So, it turns out that "Bush's Brain" is really smart.
That seems to be the main point of the fawning profile of Karl Rove in today's New York Times. The Times reports in on Rove's new role as deputy White House chief of staff, telling us that Rove is so knowledgeable about the details of policy decisions that he's sometimes the only person in the room who can understand complex presentations on the economics of Social Security.
In his new job, Rove is running what the Times calls "a sophisticated campaign on behalf of the president's Social Security proposals, employing all the components of the national political machine built to re-elect Mr. Bush" while simultaneously "overseeing policy meetings where the administration's senior officials analyze the competing Social Security proposals, bone up on arcane economic concepts and plot how to hit back at the substantive arguments made by people on the other side of the issue." The Times says that the president is "betting heavily on Mr. Rove's well-chronicled political skills to build public support, hold Republicans together and overcome intense Democratic opposition."
What the Times doesn't say: It's looking like a bad bet.
Although George Bush has made Social Security reform his No. 1 domestic priority this year, he has made so little progress on the issue that one Congress-watcher tells Bloomberg that getting legislation passed this year will be "no more difficult than flying to Pluto without a spaceship.'' The harder Bush sells his privatization plan, polls show, the less the public seems to like it.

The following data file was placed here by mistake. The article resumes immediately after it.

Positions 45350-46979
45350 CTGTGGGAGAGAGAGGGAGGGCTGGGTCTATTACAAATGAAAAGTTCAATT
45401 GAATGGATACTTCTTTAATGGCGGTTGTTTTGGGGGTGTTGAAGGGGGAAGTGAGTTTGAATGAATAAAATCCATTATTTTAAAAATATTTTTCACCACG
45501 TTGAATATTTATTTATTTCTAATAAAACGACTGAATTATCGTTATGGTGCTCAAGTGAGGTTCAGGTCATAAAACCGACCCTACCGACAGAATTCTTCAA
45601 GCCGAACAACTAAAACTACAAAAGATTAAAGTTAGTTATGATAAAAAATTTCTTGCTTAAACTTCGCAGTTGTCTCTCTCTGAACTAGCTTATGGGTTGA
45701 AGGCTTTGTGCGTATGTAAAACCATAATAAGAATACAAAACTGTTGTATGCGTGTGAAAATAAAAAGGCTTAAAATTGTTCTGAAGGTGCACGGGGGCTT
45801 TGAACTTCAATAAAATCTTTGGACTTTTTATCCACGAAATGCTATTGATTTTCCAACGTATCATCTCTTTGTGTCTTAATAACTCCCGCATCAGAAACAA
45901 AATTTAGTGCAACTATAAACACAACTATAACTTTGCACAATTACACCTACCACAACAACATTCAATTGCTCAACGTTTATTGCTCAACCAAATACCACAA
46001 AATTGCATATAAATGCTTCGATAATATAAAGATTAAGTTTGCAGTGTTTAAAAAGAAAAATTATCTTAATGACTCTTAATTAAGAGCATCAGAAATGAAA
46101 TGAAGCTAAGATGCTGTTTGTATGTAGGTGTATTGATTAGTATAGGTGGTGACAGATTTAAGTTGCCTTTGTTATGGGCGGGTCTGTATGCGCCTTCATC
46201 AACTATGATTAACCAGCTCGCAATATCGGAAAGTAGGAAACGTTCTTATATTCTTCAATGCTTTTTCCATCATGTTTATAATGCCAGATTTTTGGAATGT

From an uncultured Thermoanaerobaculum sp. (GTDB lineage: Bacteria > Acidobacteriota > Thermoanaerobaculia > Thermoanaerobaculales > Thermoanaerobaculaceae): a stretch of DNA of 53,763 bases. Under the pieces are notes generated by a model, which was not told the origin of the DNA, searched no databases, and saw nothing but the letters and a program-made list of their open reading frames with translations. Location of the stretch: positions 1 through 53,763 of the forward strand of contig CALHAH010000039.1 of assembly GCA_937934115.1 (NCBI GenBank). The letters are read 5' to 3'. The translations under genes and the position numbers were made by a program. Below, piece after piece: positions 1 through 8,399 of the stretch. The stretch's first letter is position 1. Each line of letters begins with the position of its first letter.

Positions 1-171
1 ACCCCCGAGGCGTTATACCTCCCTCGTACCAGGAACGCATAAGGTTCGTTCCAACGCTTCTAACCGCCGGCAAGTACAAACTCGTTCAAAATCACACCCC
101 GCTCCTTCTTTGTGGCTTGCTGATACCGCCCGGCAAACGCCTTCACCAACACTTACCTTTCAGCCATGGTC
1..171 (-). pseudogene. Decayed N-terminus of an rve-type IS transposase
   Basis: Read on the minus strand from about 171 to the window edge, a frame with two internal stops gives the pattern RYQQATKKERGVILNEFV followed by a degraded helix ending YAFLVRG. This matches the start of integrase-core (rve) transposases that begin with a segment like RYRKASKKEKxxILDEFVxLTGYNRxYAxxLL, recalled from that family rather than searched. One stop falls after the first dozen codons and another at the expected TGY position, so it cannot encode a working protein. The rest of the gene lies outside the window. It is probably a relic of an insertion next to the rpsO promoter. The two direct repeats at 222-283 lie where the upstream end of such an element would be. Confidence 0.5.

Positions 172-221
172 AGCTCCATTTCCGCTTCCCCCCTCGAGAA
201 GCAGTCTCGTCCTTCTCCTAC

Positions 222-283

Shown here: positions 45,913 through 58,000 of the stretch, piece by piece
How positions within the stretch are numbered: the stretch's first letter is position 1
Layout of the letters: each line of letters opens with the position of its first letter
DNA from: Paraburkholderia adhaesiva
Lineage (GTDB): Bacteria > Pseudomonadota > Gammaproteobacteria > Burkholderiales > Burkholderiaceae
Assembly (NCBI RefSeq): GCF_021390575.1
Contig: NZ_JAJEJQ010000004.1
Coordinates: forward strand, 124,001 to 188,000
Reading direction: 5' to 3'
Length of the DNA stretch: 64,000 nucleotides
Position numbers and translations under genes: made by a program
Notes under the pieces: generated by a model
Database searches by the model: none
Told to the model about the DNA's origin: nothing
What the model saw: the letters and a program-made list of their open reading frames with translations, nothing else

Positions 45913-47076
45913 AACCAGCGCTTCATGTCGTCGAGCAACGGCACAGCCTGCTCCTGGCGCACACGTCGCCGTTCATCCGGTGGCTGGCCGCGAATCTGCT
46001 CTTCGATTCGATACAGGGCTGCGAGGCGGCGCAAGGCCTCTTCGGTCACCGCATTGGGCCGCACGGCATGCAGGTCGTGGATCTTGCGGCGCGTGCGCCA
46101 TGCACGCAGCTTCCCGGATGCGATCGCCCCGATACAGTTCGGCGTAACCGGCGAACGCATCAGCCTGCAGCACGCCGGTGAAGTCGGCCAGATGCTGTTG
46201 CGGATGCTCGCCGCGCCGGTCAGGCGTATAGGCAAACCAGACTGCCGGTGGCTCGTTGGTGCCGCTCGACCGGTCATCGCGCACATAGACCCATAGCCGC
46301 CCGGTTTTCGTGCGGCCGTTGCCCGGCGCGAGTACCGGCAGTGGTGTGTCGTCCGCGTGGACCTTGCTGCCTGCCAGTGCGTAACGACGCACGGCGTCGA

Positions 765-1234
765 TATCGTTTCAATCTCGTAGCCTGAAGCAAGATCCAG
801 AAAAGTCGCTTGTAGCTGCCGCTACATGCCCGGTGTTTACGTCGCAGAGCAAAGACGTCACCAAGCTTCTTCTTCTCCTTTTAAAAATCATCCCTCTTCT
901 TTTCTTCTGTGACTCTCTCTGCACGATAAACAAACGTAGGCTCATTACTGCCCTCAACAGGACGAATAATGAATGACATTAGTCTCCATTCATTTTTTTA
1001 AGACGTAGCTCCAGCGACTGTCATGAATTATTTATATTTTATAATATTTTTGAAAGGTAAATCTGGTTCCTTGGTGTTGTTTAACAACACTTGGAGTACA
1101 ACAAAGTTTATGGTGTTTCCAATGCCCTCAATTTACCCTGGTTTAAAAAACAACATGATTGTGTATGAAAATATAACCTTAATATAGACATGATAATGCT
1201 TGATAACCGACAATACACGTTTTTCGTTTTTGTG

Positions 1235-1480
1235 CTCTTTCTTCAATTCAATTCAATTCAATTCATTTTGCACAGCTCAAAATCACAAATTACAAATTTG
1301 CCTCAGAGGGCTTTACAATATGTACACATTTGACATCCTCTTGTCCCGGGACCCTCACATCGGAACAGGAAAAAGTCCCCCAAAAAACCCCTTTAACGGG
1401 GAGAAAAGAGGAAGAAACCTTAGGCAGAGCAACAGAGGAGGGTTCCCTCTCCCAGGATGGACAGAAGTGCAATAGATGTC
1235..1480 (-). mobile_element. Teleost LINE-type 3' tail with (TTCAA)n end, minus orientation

In all the marveling over Rove's mastery over politics and policy, you might think the Times would take a moment to wonder whether Rove has finally fumbled in the Social Security debate. You'd be wrong. In the penultimate paragraph of the Times' piece, there's a single mention of "grumbling among some Republicans that Mr. Rove has mishandled the Social Security campaign," but it's made without elaboration and then followed instantly by an assurance that it's not so. "Mr. Rove's allies and fans say that he anticipated the difficulties of moving the Social Security debate forward and that he and Mr. Bush remain convinced that they will win in the end," the Times says. "'Anyone who thinks otherwise,' said Charlie Black, a veteran Republican strategist, 'they're underestimating Karl and they're underestimating the president.'"
You can't accuse the Times of that.